If only they had done the same for education.
In six chapters, 101 pages of text and notes, plus acknowledgements, preface (by Jacob Hornberger), introduction (by Richard Ebiling), appendix, and index, Richman examines the institution of government-operated school from historical, sociological, political, and moral perspectives.
Chapters 1 ("Whither Public Schools") and 2 ("What's Wrong with Public Schools") motivate the subsequent examination of this institution and possible options. Chapter 3, "Why there are Public Schools", sketches contemporary (historical, at the time of establishment) arguments for tax support of school and for compulsory attendance laws. Richman devotes chapter 4 ("Opponents of Public Schools") mostly to contemporary (historical) critics of government-operated schools. He quotes (p. 66) an early critic of compulsory attendance:...
"When (Auberon) Herbert anticipated an objection to his argument--that the bureaucracy will be responsive to public opinion--he resorted to what has become known as rational-ignorance analysis":...
When a state department becomes charged with some great undertaking, there accumulates so much technical knowledge around its proceedings that without much labor and favorable opportunities it becomes exceedingly difficult to criticize successfully its action. It is a serious study in itself to follow the minutes and the history of a great department, either like the Local Board or the Education Department. And if a discussion should arise, the same reason makes it difficult for the public to form a judgment in the matter. A great office which is attacked envelopes [sic] itself, like a cuttlefish, in a cloud of technical statements which successfully confuses the public, until its attention is drawn off in some other direction. It is for this reason, I think, that state departments escape so easily from all control, and that such astounding cases of recklessness and mismanagement come periodically to light, making a crash which startles everybody for the moment.As an aside, George Orwell uses the cuttlefish metaphor in his essay "Politics and the English Language":...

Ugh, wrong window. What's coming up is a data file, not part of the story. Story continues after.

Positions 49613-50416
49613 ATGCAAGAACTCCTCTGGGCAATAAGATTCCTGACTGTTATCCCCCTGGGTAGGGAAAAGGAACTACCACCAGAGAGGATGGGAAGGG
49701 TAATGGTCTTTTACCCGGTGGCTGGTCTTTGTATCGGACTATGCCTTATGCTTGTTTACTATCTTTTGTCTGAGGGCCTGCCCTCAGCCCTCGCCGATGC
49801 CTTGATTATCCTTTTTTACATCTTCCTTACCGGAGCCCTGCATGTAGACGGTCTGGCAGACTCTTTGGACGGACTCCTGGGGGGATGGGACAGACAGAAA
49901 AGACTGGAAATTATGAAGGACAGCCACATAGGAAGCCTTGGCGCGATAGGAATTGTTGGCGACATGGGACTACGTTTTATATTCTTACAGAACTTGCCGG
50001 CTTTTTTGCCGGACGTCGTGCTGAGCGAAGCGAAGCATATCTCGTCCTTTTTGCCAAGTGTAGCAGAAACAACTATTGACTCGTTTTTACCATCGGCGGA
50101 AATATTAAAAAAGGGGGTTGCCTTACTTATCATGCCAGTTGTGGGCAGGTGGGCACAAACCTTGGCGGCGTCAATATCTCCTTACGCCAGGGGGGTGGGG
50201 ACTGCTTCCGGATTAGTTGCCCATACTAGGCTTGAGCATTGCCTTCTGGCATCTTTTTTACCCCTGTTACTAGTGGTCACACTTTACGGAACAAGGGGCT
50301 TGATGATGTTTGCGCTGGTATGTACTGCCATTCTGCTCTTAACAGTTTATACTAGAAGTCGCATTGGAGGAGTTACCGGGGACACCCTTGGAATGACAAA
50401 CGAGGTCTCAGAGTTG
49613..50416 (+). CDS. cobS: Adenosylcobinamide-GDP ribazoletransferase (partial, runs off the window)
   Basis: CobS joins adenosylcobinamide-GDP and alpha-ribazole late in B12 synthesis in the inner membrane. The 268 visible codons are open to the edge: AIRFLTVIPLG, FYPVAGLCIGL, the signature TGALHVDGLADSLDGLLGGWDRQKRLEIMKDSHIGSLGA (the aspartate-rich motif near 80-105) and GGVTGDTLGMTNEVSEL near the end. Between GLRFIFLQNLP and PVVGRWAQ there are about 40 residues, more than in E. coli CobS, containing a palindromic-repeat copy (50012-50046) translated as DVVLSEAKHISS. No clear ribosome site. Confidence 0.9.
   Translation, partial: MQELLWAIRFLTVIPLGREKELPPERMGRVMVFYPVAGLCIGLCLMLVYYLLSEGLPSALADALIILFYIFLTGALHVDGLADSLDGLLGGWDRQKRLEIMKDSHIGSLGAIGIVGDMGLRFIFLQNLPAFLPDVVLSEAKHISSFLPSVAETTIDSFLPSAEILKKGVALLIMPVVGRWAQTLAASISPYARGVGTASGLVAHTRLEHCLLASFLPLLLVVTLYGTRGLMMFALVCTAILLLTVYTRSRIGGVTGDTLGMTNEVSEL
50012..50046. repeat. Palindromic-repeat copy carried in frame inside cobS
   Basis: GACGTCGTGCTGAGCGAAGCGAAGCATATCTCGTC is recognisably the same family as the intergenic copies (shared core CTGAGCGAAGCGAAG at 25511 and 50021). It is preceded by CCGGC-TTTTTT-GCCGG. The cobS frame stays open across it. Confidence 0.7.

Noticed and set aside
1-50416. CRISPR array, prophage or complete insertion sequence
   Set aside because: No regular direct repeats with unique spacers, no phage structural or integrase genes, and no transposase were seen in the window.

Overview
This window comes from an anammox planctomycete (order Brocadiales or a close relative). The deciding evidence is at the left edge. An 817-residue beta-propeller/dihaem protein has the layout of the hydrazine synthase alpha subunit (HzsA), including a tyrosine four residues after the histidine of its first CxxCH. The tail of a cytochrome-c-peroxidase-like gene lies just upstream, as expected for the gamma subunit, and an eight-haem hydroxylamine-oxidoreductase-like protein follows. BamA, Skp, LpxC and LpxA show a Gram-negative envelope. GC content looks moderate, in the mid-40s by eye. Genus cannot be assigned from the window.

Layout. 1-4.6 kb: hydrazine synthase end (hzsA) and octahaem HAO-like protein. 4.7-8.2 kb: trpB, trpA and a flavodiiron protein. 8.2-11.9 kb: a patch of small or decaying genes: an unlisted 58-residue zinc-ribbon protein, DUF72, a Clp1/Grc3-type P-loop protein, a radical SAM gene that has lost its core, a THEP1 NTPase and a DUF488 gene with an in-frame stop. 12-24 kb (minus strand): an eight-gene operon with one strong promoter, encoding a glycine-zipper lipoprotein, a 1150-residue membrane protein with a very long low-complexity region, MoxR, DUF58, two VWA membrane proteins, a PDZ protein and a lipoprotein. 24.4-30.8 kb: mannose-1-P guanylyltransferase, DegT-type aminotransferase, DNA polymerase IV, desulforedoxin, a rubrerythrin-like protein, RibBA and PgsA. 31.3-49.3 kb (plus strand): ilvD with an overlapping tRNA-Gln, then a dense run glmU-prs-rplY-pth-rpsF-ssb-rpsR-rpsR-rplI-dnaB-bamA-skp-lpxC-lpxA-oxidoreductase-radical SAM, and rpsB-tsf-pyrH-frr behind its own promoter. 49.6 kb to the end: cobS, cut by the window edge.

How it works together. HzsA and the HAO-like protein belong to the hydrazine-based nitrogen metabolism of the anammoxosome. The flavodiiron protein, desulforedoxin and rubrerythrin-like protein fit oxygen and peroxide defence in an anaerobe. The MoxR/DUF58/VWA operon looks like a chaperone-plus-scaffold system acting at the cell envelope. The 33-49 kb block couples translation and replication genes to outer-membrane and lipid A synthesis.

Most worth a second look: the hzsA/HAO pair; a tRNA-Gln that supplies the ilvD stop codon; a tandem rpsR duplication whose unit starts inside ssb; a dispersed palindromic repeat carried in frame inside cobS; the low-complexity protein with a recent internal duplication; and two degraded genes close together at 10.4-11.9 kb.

The great enemy of clear language is insincerity. When there is a gap between one's real and one's declared aims, one turns as it were instinctively to long words and exhausted idioms, like a cuttlefish spurting out ink. In our age there is no such thing as "keeping out of politics." All issues are political issues, and politics itself is a mass of lies, evasions, folly, hatred, and schizophrenia.Either cuttlefish haunt the minds of English writers or Orwell recalled Herbert.
Richman does not cite Orwell among the critics of State education, although he could have:...
The terrifying thing about modern dictatorships is that they are something entirely unprecedented. Their end cannot be foreseen. In the past, every tyranny was sooner or later overthrown, or at least resisted because of "human nature," which as a matter of course desired liberty. But we cannot be at all certain that human nature is constant. It may be just as possible to produce a breed of men who do not wish for liberty as to produce a breed of hornless cows. The Inquisition failed, but then the Inquisition had not the resources of the modern state. The radio, press censorship, standardized education and the secret police have altered everything. Mass suggestion is a science of the last twenty years, and we do not know how successful it will be.George Orwell, "Review of Russia under Soviet Rule by N. de Basily", Essays, (Knopf, 2002).
One has only to to think of the sinister possibilities of the radio, State-controlled education, and so forth, to realize that 'the truth is great and will prevail' is a prayer rather than an axiom.George Orwell, "Review of Power; A New Social Analysis by Bertrand Russell", Essays, (Knopf, 2002).